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I've just gotten back into karate about a month ago after a long long break, and I'm finding it hard to cope with kicks to the legs (with or without pads), especially the quads. Being a cyclist I have fairly well developed quads but even one hit through a pad can be excruciating. What can I do to condition my legs to such hits and get a bit more resistant to the pain?

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Don't be there Daniel-san!!! –  slugster Feb 8 '12 at 3:41
    
heh its (mostly) not in sparring that this happens, but when practicing on each other with pads :) –  Darko Z Feb 8 '12 at 4:09
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My Kung Fu teachers regularly address this in sparring classes, because in contests, those kicks are a common tactic to wear down an opponent with a good cover. Most of the time, it's to risky to cover the legs (because it makes you expose more vulnerable spots) or evade the blow, so it's good if you can just take it.

We are taught to briefly tighten the muscles as much as we can at the moment of impact. Timing is essential. You want the contraction to be as short as possible. If you keep the muscles tight for too long, you lose the agility for a counter and waste energy. We practice this with one person standing in the middle and three or for others repeatedly kicking spots on that person's legs, not necessarily hard, since it's about the timing.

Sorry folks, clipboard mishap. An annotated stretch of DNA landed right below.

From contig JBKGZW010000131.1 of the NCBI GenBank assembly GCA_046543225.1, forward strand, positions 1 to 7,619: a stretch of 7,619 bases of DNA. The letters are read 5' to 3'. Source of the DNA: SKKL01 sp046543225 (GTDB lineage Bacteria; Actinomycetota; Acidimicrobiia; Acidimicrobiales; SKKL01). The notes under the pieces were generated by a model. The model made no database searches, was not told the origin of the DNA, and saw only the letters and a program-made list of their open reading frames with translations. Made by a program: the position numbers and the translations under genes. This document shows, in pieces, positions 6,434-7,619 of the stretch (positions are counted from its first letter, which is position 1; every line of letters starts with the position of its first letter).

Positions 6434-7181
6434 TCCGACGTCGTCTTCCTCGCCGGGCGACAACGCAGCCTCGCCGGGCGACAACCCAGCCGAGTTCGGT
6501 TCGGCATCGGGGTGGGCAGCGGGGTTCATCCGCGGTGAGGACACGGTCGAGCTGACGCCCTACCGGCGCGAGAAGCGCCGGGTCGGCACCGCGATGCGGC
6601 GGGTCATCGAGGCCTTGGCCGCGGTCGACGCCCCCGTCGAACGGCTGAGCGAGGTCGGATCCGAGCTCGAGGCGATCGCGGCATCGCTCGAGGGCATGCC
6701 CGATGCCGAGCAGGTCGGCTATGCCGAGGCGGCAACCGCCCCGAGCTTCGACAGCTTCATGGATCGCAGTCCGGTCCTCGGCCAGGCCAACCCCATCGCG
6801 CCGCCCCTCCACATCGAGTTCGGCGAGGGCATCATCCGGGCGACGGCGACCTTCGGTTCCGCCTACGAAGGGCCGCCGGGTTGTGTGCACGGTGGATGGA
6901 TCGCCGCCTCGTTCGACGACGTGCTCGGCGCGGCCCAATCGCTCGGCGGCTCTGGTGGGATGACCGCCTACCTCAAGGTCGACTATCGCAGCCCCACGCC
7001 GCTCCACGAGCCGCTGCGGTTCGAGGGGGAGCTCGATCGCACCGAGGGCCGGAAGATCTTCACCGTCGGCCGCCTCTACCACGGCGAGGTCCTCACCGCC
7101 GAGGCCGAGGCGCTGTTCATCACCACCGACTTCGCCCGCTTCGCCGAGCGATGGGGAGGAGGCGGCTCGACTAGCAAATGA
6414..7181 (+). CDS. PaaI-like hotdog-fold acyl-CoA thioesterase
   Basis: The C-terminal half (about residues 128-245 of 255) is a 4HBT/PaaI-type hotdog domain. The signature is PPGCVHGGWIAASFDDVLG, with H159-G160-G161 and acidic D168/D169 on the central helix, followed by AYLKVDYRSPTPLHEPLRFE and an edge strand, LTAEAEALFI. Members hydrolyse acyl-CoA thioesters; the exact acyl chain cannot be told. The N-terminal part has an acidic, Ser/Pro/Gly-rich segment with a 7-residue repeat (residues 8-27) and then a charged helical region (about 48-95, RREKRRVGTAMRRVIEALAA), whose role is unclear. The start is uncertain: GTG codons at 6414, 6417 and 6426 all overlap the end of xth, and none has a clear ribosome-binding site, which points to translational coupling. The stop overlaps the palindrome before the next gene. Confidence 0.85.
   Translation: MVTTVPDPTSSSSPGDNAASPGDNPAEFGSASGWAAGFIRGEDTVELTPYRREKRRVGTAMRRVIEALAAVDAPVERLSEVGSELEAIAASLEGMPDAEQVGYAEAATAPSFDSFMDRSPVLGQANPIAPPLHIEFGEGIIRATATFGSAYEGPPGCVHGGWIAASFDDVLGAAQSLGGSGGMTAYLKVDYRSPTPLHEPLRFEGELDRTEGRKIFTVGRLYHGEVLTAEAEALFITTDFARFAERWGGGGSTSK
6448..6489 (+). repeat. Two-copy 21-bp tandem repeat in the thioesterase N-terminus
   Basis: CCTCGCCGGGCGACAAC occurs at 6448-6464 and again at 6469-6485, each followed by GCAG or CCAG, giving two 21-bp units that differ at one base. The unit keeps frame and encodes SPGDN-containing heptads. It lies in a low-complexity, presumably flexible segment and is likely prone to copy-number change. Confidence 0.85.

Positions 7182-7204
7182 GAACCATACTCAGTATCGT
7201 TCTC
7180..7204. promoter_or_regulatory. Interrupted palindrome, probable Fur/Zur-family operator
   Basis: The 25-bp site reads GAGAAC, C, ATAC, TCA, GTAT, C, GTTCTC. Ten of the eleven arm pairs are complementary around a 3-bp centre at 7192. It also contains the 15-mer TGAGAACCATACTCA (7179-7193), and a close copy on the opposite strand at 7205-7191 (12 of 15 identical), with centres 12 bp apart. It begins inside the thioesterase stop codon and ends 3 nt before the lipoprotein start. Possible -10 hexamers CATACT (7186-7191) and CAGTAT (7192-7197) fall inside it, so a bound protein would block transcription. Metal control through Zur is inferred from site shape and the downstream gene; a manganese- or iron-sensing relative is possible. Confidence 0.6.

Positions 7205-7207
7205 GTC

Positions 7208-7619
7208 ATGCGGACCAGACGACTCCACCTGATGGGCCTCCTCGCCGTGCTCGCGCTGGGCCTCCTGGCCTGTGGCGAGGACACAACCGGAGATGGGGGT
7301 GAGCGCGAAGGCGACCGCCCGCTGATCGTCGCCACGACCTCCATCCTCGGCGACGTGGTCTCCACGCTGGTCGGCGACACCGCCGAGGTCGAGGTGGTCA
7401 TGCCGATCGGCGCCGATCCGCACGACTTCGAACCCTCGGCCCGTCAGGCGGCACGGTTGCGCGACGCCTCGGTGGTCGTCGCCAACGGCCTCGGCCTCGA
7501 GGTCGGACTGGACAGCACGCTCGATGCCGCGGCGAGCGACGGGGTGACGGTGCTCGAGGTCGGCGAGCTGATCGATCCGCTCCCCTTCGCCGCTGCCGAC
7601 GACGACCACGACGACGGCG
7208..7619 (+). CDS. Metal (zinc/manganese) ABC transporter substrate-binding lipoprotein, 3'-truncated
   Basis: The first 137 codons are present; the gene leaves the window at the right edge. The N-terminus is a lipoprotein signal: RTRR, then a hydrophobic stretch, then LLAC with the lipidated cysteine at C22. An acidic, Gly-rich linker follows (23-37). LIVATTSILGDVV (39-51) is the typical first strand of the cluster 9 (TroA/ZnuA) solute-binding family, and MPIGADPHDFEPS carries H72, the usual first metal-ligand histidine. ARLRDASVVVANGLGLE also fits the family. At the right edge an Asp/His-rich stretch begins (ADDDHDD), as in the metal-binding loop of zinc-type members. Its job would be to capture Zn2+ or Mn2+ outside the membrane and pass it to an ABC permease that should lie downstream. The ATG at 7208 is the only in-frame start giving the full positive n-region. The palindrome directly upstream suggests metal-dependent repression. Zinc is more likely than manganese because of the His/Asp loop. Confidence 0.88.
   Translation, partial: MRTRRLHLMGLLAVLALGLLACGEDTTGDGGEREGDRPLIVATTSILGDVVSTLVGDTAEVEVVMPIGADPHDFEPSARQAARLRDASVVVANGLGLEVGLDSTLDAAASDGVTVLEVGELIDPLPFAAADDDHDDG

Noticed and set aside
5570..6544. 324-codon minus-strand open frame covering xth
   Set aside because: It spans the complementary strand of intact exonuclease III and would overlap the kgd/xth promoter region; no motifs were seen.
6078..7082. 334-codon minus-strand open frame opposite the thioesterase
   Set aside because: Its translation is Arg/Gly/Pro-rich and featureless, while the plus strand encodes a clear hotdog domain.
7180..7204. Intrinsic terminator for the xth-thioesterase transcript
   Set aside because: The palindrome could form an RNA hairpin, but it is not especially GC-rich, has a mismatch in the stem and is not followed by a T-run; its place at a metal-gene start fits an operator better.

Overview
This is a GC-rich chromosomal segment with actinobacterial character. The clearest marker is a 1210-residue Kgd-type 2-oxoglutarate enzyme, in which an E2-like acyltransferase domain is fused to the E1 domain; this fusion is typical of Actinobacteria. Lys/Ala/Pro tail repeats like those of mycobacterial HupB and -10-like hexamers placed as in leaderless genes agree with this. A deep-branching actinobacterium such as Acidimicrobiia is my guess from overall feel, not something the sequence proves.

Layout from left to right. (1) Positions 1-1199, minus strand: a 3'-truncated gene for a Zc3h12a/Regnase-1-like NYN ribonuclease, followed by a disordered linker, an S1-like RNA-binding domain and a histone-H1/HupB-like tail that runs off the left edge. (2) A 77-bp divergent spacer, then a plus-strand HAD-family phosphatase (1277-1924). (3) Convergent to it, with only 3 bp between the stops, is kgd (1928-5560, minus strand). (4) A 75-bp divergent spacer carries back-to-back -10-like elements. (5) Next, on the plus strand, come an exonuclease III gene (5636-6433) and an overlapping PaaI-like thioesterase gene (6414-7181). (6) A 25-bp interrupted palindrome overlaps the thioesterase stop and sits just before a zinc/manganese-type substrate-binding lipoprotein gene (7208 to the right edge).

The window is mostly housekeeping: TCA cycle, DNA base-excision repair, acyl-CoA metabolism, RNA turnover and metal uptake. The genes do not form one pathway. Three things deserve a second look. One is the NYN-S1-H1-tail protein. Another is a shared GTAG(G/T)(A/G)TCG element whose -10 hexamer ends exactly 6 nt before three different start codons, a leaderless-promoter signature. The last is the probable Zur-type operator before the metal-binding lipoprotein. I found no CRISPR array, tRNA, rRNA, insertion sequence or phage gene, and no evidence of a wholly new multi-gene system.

Shins are different, because there are no muscles on them. We sit down and slowly roll a log up and down the shins for some minutes, very regularly. The log should have some weight, so as to exert enough pressure, and, if you use one straight out of the woods, it's good if there aren't too many knobs on it, those hurt. If the log is very light, you can kneel on the log and move back and forth, using your body weight, but this might be too much pressure, at least in the beginning. This practice gradually lowers the sensitivity to pressure.

As a side note, if the shins are well prepared, and your legwork is fast enough, you can quickly pull up your knee and block a blow to the leg with your shin. This can be very effective, but you need to be fast, if you're too slow, you put your knee at risk during the upward movement. Also, as with all blocks, you want to be ready for a counter very quickly, so you want the leg back on the floor soon.

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Keep in mind that any kind of bone conditioning has side effects, if you try the shin conditioning mentioned above, just remember to read lightly. –  Chris Feb 8 '12 at 17:47
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